Girl talk: my fight with uterine fibroids

Its funny how your life can change when you least expect it. I went to the doctor because I was fighting a pretty bad cold and received information that would forever change my life.

“Are you pregnant?” the doctor asked with a slight smile as she pressed on my stomach.

“No,” I answered with as much certainty I could muster. An unplanned pregnancy was the last thing I needed, especially since I was just getting back on my feet. But after suggesting I take a test to be 100% sure since there was definitely a mass in my uterus, I agreed. To my relief, it came back negative, but to my dismay, I was diagnosed with uterine fibroids.

At this point, if you’re as clueless as I was, you’re probably Googling uterine fibroids. To put it as plainly as possible, they’re noncancerous tumors that grow on or within the uterus. Apparently, its a very common disease among women, but black women are more likely than any other race to develop fibroids. They develop during child bearing years. 3 out of 4 women will develop fibroids in their lives and some may even go through their daily lives unaffected by the fibroids presence. But if you’re like me, you’re not so lucky.  My uterus is currently the size it would be if I were 5 months pregnant and some of the other symptoms that I’m personally experiencing are extremely painful cramping and frequent urination due to my uterus pressing down on my bladder.

The medical community has made strides when it comes to fibroid removal and there are more options that will leave the uterus in tact for women who still want to have children. However, a hysterectomy is the only way to guarantee the fibroids don’t grow back.

So, the plan is to have them surgically removed. Yes, I said them because I have multiple tumors. I haven’t set a date yet or picked the type of procedure I’d like to have, but I’ve been told I’m a good candidate for laser removal, and it would leave my uterus in tact.The medical community has made strides when it comes to fibroid removal and there are more options for women who still want to have children. However, a hysterectomy is the only way to guarantee the fibroids don’t grow back.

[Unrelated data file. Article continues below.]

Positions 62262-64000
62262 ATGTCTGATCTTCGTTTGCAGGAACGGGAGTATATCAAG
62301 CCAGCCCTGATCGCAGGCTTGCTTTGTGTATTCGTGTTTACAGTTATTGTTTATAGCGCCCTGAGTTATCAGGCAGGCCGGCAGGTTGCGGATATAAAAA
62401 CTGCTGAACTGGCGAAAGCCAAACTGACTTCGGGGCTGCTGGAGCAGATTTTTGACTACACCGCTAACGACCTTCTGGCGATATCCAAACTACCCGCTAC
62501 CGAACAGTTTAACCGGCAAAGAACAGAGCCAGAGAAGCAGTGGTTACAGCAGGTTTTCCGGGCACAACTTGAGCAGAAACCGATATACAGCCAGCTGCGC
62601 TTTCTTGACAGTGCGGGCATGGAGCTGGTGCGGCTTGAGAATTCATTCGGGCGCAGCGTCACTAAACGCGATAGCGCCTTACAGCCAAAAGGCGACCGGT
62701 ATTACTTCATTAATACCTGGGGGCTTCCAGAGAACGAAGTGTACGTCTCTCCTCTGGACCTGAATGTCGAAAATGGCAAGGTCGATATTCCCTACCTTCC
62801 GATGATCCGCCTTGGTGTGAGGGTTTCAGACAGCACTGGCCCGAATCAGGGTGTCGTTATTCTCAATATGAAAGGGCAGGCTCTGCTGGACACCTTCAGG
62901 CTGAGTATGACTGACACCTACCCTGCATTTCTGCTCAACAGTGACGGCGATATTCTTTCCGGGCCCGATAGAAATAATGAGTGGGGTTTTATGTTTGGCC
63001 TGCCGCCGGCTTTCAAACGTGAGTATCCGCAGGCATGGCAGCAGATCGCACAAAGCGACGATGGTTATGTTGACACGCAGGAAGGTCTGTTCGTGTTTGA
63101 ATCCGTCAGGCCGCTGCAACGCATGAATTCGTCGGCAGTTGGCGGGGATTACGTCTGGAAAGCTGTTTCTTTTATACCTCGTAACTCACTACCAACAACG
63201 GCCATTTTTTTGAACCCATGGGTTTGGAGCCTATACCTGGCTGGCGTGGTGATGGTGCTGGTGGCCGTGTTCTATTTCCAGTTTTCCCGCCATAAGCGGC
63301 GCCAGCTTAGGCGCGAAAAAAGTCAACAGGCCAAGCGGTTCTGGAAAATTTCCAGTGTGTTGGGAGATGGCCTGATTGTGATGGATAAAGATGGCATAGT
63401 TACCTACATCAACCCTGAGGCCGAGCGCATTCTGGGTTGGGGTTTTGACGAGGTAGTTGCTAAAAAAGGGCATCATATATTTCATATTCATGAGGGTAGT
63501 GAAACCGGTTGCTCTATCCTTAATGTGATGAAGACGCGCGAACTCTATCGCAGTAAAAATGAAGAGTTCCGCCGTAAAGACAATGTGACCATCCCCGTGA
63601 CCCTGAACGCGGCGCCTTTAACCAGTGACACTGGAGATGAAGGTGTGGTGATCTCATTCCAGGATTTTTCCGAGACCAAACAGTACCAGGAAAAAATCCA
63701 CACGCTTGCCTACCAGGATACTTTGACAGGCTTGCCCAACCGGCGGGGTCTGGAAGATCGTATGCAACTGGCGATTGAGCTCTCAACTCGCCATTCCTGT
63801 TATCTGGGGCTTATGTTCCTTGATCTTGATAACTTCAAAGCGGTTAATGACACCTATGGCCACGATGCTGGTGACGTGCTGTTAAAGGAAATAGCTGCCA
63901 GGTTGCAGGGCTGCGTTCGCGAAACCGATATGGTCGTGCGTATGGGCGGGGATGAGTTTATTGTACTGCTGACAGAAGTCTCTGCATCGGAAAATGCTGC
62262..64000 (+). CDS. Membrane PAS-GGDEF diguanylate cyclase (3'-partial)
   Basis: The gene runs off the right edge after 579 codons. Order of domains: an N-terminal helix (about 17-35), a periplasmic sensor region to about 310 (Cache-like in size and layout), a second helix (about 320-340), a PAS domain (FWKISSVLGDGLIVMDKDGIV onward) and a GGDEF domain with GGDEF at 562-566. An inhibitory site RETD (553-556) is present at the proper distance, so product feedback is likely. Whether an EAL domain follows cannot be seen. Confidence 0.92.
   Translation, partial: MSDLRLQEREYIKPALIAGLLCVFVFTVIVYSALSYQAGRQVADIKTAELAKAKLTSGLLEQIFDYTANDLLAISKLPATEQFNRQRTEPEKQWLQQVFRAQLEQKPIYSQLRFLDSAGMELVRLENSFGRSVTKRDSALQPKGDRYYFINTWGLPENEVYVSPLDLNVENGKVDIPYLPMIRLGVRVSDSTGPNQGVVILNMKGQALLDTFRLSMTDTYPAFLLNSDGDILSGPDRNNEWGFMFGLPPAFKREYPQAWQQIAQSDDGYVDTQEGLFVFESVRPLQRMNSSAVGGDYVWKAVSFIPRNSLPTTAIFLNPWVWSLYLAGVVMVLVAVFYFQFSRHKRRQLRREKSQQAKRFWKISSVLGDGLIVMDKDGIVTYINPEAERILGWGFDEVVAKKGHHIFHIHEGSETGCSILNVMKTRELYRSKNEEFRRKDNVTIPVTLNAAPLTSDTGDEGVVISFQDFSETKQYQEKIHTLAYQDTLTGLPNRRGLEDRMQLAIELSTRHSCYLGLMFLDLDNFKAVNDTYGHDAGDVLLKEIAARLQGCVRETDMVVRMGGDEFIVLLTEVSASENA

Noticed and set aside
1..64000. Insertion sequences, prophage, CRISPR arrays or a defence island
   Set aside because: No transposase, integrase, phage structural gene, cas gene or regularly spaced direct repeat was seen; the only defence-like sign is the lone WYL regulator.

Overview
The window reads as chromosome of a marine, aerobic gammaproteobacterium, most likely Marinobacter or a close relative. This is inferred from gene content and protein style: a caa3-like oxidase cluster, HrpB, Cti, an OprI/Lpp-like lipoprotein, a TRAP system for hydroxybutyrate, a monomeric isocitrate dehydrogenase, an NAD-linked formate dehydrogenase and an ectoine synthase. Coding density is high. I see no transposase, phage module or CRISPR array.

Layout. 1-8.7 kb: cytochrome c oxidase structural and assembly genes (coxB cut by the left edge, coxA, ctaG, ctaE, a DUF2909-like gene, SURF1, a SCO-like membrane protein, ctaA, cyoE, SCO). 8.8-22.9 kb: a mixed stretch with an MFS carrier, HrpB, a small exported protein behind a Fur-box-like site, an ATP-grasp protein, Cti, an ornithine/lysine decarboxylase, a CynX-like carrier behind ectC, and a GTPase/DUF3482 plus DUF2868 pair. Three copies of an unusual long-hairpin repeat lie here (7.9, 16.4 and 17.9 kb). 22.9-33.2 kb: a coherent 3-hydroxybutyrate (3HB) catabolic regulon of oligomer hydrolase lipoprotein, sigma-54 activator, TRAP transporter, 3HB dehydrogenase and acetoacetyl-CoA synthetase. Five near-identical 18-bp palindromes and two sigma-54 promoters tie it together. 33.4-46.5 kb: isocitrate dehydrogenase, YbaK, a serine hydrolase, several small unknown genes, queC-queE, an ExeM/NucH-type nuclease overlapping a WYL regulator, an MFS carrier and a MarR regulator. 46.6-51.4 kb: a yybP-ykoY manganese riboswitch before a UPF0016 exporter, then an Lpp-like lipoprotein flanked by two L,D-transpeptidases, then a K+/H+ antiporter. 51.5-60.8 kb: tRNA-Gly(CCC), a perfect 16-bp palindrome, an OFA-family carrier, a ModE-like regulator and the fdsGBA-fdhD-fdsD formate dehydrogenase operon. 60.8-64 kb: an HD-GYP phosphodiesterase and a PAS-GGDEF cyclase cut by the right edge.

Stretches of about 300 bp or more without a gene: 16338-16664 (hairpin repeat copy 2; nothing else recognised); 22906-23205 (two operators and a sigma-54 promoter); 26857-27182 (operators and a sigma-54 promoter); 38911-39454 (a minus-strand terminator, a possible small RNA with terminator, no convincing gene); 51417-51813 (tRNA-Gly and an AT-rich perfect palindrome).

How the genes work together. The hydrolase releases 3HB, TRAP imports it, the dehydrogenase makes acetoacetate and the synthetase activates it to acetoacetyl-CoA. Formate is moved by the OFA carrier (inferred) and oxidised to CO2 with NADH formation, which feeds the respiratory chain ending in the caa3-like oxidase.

There are so many things that we don’t talk about in the black community and I don’t want this to be one of them. At first, I was afraid of what this meant for my life. I haven’t been crazy about the idea of sharing my body with another human being for 9 months for quite some time now, but I thought I’d at least have the option to make that decision myself. But here’s the thing, it was never up to me whether or not I’d have children of my own. It’s always been up to God. It’s funny how he lets us believe we’re in control until he’s ready to remind us that we’re not. And after that revelation, I let go and I let God. He started to reveal that people I know personally have dealt with this very thing. He let me know that I’m not in this alone and I wanted to let you all know that as well.

So, in the event you’re ever diagnosed with uterine fibroids or just want to learn more about them, start with those closest to you, because chances are you know someone whose fought this fight and is now living a life less interrupted by no longer having to deal with painful menstrual cycles.

As always, this is from my heart to yours.

~ Ariel

7 thoughts on “Girl talk: my fight with uterine fibroids

  1. Awww Arie! I’m sorry to hear that you’re suffering with fibroids! I think you know I had a huge one too and it takes a BIG toll on your day to day life! You’ll get back to normal after the removal! I’m here if you need me.

    1. Thank you Regina! I thought you were having issues with your thyroid, but now that you mention it, I probably misheard you lol. I do remember you saying you were low on energy though and I now know that’s another symptom.

      1. Uhhh the jury is still out with the thyroid lol! But yes, I had my fibroid removed two years ago and within weeks I began to feel MUCH better! Hang in there! I’ll be praying for you!

    1. And thank you all for the wonderful work you’re doing by giving women affected by this disease a voice!

  2. Thank you for sharing this, Ariel! You’re right: a lot of things go unsaid in our communities, so I commend you for being so personal. I will keep you in my thoughts and prayers, darling.
    xoxo, Ariel

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